TAKE ONE: In (Somewhat Reluctant) Praise of Justin Timberlake

By Brian Abrams

My 14-year old cousin raves about his new movie on her MySpace page. The girlfriend is anxious to see it, as she grooves daily to his latest LP on the road. Even Rolling Stone’s film critic Peter Travers described his character as “a pot smoking bad ass” in its most recent issue.

Everyone’s mad about Justin Timberlake, and it’s not just his obvious girlie fan base for bringing sexy back. It’s a surprise alone that the former ‘N Sync boy has acting skills, but I never in my life would have thought the guy so universally appealing on the big screen.

In the ensemble production Alpha Dog, J.T. plays Frankie Ballenbacher, an over-privileged twenty-something punk who lounges around all day at his father’s posh pad in the valley. There, he clips forest green pieces of bud from the old man’s trees in the backyard, bongs out with his bratty friends, and plays Xbox until dusk.

That’s about the time he chills at the house owned by Johnny Truelove (Emile Hirsch), his goateed peer with a big dope-slinging operation and an even bigger Napoleon complex. At Truelove’s, all kinds of sticky-icky gets smoked – and then some. When a spun-out speed freak name Jake Mazursky (a frightening Ben Foster) has a $1,200 payment long overdue, Truelove is set on revenge.

With Frankie and a couple other bratty goons, Truelove snatches Mazursky’s lovable 15-year old brother Zack (Anton Yelchin). He doesn’t demand ransom from the Mazursky family, nor does he take it out on little Zacky physically. Truelove basically assigns Frankie to babysitting the kid, which inadvertently includes taking him to “Fiesta” in Palm Springs, getting him high, and hooking him up with SoCal sweeties.

Alpha Dog has an abundance of overacting and knee-jerk shock-valued moments – from Jake kicking the crap out of a throng of kids at a party to Truelove’s crew gyrating and posing for the camera. Though Hirsch’s Truelove is awfully convincing as an arrogant yet horribly insecure little shit, the film overall doesn’t strike the right nerve. Director Nick Cassavetes (The Notebook, John Q) asks the audience for a visceral reaction rather than an emotional one based on intellect, passing Alpha Dog off as a crime thriller instead of a portrait of youth’s sense of fragility and self-destruction.

Instead we get a pretty boy rendition of Reservoir Dogs but without the memorable soundtrack.

But thank our boy JT for putting the Brad Pitt-Snatch theory into play. The possibility that one actor’s talent is capable enough to salvage everyone else’s performance – and the movie – isn’t exclusive, apparently, to Pitt’s sketchy traveler.

While the entire cast stays in a groveling, moping sort of wigger tough guy state, Timberlake shows us a gamut of emotion. Sure, he’s hardcore when pumping weights with the crew or calling his blondie girlfriend a stupid bitch, but a softer side to his Frankie comes out when he develops a bond with Zack. He suffers the most profound internal conflict throughout the abduction, or at least is the only one who shows it to the camera.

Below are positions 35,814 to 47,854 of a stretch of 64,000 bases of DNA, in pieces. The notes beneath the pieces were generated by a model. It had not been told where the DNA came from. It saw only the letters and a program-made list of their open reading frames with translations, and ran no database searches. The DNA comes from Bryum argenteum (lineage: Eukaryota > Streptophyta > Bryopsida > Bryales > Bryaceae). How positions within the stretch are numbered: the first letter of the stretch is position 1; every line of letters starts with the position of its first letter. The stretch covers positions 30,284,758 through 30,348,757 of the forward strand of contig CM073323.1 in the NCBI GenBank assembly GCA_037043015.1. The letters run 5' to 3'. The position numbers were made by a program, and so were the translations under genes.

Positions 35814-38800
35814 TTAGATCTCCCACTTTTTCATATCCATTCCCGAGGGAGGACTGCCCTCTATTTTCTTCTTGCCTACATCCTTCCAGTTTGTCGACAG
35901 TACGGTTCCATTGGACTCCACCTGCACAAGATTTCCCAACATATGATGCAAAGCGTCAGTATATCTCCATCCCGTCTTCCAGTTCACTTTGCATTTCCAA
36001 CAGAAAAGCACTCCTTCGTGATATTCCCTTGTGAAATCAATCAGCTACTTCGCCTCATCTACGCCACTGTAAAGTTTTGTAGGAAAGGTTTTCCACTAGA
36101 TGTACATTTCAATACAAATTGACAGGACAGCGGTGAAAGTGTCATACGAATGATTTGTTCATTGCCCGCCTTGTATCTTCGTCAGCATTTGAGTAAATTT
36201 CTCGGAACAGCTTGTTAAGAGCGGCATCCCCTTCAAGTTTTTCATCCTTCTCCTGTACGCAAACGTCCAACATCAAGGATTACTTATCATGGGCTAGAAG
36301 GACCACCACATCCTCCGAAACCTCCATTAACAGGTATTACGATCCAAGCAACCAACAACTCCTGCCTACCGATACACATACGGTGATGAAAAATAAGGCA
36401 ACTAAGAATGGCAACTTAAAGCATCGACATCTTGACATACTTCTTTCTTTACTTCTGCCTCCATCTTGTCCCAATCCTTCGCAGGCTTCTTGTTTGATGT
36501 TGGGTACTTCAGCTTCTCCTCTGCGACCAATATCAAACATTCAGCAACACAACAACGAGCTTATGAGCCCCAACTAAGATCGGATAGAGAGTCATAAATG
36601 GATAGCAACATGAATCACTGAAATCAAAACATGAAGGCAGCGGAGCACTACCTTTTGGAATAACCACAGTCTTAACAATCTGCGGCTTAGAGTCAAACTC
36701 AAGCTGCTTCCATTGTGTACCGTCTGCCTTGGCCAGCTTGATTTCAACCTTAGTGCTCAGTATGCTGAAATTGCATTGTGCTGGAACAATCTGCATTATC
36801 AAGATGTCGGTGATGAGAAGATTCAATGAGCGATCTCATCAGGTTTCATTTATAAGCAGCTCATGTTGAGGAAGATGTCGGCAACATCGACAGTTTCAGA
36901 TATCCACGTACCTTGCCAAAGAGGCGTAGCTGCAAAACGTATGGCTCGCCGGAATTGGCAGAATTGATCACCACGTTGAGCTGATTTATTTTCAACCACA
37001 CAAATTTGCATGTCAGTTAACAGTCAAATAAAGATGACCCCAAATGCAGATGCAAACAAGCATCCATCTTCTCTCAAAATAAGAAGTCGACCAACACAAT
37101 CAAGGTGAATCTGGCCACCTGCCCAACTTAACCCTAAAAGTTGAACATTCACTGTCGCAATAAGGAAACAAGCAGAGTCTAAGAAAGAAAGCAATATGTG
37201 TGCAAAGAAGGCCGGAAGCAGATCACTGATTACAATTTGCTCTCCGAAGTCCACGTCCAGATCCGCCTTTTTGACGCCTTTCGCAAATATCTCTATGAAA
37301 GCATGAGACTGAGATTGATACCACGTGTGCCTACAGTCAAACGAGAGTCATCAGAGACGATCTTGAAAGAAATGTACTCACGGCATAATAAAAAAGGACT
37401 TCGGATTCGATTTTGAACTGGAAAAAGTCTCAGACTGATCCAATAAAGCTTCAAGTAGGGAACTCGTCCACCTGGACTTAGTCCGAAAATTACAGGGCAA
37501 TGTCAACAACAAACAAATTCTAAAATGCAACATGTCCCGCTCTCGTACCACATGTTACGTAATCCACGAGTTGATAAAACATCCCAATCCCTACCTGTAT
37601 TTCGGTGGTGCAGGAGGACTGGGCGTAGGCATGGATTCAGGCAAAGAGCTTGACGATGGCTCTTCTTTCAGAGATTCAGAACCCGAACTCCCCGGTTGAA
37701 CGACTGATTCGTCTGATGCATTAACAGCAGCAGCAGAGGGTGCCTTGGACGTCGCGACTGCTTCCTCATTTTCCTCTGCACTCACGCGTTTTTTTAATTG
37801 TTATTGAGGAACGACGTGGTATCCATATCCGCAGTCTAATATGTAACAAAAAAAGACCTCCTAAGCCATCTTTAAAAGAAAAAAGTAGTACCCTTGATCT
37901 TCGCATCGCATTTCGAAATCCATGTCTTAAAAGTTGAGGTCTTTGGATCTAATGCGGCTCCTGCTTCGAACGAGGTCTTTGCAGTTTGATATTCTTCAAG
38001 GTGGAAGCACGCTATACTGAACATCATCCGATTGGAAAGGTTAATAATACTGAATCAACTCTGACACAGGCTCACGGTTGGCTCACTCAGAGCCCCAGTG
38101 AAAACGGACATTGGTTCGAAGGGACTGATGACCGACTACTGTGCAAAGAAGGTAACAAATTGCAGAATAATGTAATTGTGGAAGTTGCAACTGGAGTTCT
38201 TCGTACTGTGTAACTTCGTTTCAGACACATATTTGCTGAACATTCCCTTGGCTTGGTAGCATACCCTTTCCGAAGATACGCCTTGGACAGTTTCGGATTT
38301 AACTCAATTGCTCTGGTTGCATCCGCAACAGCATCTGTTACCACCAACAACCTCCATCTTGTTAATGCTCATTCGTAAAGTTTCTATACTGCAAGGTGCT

I guess the gangsta-wannabe genre is about as commonplace as any for a hip-hop artist to get his or her filmic start, but Timberlake belongs in way better movies than Alpha Dog. If his compelling performance proves anything, Frankie Ballenbacher is just the beginning.

TAKE TWO: Alpha Dog - Pure Pot Propaganda?

By Steve Bloom

Nick Cassavetes clearly couldn't resist making a movie about the true story of Jesse James Hollywood, a 20-year-old pot dealer who kidnapped the younger brother of a deadbeat customer/friend and then ordered the 15-year-old's murder. Hollywood, renamed Johnny Truelove in Cassavetes' film Alpha Dog and portrayed convincingly by Emile Hirsh, fled the U.S. after the killing. While four accomplices have been convicted and are serving sentences, Hollywood's case is still pending.

The movie begins with Sonny Truelove (Bruce Willis) being grilled by police. When he's asked if he was his son's weed supplier, Sonny gets belligerant and takes the fifth.

Cut to the first of numerous pot-party scenes, where Truelove and his friends blow joints and suck back bong hits. One of the friends, Frankie (Justin Timberlake), is the chief instigator.

After Jake Mazursky (Ben Foster) welshes on a $1,200 debt and threatens him at a party, Truelove stumbles on a strategy: They grab Mazursky's kid brother Zack (Anton Yelchin), who's happens to be walking by himself in the nearby desert. Zach takes to Truelove and his buds like Patti Hearst took to Cinque and the Symbionese Liberartion Army. Zach, blindfolded at first, is ultimately shown a good time, especially by Frankie, who has a soft spot for the kid the way Jack Nicholson had for Randy Quaid in The Last Detail.

At Frankie's girlfriend's house, they trim freshly cut buds from a garden in the backyard. She knows something's very wrong with Zach being held in custody, but everyone else parties instead, damn the consequences.

As the kidnapping continues and Truelove learns that he could face life in prison, he decides to off Zach. Frankie disagrees, but can't stop it.

Except for Truelove, they'll all caught pretty quickly. He vanishes for five years before being nabbed in Brazil.

Alpha Dog is ripe for a Partnership for a Drug-Free America broadside: "See, this is what pot does to young people - it makes them violent. It makes them resolve problems with guns and kill people."

More so, Alpha Dog is yet another reminder of how the drug war creates criminals. If pot's not illegal, Truelove doesn't need to resort to a kidnapping. In fact, he wouldn't be selling weed at all. Legalize it and put the petty drug criminals out of business. I'm not quite sure this is what Cassavetes had in mind, but I hope he did.